I was just yesterday looking at Butterfield 8 at the library, but decided I didn't want to read it. Instead I picked up O'Hara's short stories.


BooksPlease--It's been ages since I read or studied this period, so it should be interesting. I'd love to read both Willa Cather and John Steinbeck this year--so many books I want to squeeze in! And I don't recall much from the books I read in high school these days as well!
Eva--That seems to be a very popular book--I have a copy and must read it now that I hear it's so good.
Litlove--There seems to be such a lot of good books from this period--really famous stuff and I think I left some biggies out even. As I've not read most of these it might be a good challenge for me, too!
Table Talk--My digging is always literary as well! I've no green thumb I'm afraid. I always think of the Depression as something particularly American, but depressed economies in Europe were part of the reason for WWII. I'm pretty ignorant as well, really. It seems like in Britain there were lots of modernists at work or am I thinking a bit later?
Lindymc--Thanks-I'll go look it up. I'm sure there are so many more books from and about that period that I didn't even think of. If it's taught in the school where you work it must be good--thanks.
Amy--A long time ago I started the Dreiser, but I set it aside--not because I didn't like it but it's such a long book--I just didn't stick with it. I am sure I could manage it now.
Paperback Reader--The Harlem Renaissance is another subject I'm woefully underread on. I'm sure there are more books by authors (like Richard Wright) that I've left off my list. So many books to read--if only there was more time!
Nan--That's one book I wouldn't mind giving another go, but I do think you have to be in the right frame of mind for! His short stories would be a nice place to start.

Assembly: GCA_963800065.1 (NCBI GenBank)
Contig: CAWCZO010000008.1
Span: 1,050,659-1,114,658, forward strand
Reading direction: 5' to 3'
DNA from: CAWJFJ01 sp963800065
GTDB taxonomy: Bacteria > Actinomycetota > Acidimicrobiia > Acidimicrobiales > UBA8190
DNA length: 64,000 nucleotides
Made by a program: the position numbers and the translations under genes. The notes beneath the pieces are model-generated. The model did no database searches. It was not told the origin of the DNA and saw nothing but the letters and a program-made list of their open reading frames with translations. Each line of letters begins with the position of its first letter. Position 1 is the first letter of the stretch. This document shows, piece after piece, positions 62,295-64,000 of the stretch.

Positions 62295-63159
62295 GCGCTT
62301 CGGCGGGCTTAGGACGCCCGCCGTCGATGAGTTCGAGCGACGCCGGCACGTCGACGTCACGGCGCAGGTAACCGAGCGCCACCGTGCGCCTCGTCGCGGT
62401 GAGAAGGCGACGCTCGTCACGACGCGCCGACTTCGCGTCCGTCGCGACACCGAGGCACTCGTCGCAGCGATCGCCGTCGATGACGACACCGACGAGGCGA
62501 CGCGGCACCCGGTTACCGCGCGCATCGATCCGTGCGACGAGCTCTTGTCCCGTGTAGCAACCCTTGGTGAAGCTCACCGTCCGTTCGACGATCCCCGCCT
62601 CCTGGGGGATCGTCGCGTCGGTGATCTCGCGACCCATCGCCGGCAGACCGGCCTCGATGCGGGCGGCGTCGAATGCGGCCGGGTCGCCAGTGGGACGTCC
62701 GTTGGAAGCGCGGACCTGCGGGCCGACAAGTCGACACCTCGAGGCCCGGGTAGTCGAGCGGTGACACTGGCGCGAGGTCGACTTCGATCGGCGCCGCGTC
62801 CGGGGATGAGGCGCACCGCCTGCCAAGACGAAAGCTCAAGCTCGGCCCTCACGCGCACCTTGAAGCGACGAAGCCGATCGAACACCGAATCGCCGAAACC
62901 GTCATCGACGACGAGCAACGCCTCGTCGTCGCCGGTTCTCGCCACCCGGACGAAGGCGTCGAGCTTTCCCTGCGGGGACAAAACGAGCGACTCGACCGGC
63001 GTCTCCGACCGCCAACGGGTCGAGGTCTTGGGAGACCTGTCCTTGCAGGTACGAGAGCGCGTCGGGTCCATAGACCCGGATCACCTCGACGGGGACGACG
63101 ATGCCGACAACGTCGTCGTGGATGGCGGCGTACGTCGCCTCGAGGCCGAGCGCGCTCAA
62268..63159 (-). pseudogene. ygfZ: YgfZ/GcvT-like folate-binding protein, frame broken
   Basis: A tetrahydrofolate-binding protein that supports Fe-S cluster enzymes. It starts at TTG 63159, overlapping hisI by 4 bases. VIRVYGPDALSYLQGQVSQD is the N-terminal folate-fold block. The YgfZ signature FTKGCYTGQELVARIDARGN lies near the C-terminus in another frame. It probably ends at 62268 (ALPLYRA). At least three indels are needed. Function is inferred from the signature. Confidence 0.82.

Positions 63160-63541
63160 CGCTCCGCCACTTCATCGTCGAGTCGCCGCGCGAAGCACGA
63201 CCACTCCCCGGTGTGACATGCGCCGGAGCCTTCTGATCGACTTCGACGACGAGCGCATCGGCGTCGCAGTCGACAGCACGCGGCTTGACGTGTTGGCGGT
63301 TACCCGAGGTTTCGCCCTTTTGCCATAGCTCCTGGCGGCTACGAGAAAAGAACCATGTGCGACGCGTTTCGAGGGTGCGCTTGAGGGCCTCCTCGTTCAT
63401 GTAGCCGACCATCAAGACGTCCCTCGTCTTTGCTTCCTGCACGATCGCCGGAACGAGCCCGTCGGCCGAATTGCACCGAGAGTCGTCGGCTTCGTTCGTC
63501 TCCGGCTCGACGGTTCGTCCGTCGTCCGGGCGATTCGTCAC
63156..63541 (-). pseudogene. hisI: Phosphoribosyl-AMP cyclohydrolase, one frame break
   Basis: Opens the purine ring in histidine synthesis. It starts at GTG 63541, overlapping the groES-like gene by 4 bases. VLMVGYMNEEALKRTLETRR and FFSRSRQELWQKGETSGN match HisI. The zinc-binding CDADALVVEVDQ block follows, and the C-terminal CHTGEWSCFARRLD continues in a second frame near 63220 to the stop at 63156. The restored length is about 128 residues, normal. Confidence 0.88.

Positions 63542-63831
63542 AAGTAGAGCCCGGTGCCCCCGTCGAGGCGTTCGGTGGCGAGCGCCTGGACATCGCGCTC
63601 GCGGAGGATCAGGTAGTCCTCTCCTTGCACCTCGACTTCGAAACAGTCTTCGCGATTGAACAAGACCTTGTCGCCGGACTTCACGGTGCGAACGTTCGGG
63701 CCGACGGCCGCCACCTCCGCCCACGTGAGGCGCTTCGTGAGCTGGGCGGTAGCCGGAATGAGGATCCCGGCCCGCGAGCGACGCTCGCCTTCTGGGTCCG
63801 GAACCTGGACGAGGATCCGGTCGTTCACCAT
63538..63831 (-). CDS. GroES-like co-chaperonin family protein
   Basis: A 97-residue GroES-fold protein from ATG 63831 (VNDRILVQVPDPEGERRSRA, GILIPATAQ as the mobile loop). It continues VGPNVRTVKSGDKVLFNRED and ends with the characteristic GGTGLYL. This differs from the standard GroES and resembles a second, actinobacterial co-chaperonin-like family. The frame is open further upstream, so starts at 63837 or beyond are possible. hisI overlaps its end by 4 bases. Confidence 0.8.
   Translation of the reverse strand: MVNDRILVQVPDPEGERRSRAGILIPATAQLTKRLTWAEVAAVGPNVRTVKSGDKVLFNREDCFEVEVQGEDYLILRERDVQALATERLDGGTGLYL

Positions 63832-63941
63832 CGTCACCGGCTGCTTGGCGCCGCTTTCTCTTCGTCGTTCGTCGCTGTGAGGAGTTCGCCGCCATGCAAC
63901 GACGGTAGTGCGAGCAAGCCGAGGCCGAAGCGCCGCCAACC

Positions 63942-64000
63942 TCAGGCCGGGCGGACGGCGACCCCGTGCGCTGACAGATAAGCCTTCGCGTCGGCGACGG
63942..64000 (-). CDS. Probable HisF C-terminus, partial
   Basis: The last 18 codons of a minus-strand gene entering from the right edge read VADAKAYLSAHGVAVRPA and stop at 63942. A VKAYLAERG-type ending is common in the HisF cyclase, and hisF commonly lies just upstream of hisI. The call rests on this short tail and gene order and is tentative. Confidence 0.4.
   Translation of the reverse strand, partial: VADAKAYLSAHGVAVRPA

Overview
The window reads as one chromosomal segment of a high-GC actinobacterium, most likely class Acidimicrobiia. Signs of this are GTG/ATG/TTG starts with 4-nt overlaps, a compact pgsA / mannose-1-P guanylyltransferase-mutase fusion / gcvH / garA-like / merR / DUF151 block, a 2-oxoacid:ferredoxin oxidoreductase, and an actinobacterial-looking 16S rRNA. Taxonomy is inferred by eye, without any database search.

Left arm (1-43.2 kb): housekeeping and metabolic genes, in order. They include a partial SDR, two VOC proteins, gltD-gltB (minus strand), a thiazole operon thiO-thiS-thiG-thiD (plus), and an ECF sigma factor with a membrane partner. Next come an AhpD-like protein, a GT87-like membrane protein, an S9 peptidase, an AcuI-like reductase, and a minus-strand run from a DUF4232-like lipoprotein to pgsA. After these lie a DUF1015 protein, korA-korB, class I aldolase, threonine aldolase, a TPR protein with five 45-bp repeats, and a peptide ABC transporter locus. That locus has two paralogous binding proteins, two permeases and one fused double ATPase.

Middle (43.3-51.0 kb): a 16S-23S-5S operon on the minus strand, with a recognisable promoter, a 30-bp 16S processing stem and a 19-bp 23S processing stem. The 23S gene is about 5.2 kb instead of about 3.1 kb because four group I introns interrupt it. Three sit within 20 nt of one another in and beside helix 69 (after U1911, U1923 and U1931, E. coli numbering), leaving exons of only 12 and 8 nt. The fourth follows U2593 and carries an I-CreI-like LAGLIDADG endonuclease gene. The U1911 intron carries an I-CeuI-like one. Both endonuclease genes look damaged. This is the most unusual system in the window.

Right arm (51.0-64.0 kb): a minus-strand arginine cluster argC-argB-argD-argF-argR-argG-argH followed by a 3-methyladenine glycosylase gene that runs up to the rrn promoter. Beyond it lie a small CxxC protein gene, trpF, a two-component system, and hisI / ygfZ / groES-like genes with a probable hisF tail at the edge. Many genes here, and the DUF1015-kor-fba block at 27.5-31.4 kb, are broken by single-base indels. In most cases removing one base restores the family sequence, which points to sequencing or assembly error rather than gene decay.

Dorothy W.

Very nice list! I really loved A Lost Lady when I read it in grad school, and I'd like to read more Cather. I would also like to read Nella Larson, West, Agee and Dreiser. I read maybe one story from Winesburg, Ohio, and didn't love it, but perhaps I could give it another try. It seemed dull to me at the time, but I might see more in it now.


Dorothy--I've only read one Cather book and feel a little guilty since she was a Nebraska author and much talked about in school. I'd like to read all of these at some point. Maybe the Anderson would be better taken as a whole? Sometimes reading a collection of stories I'll love some and not be too thrilled about others. Maybe you just got a dud story.


I love your lists Danielle because they always make me think of creating my own lists.

Some of these books sound very good to me, of course I'm curious about the Powell book now, but I think I'd really like to read something by Willa Cather. I read one of her books a long time ago and should revisit.


Iliana--I should read her as well. I've had My Antonia on my list for ages now and should just go and jump in and read. I read O Pioneers years ago, but that's the only book by her I've gotten to.

The comments to this entry are closed.

Books Read in 2020

Books Read in 2019

Books Read in 2018

Books Read in 2017

Books Read in 2016

Books Read in 2015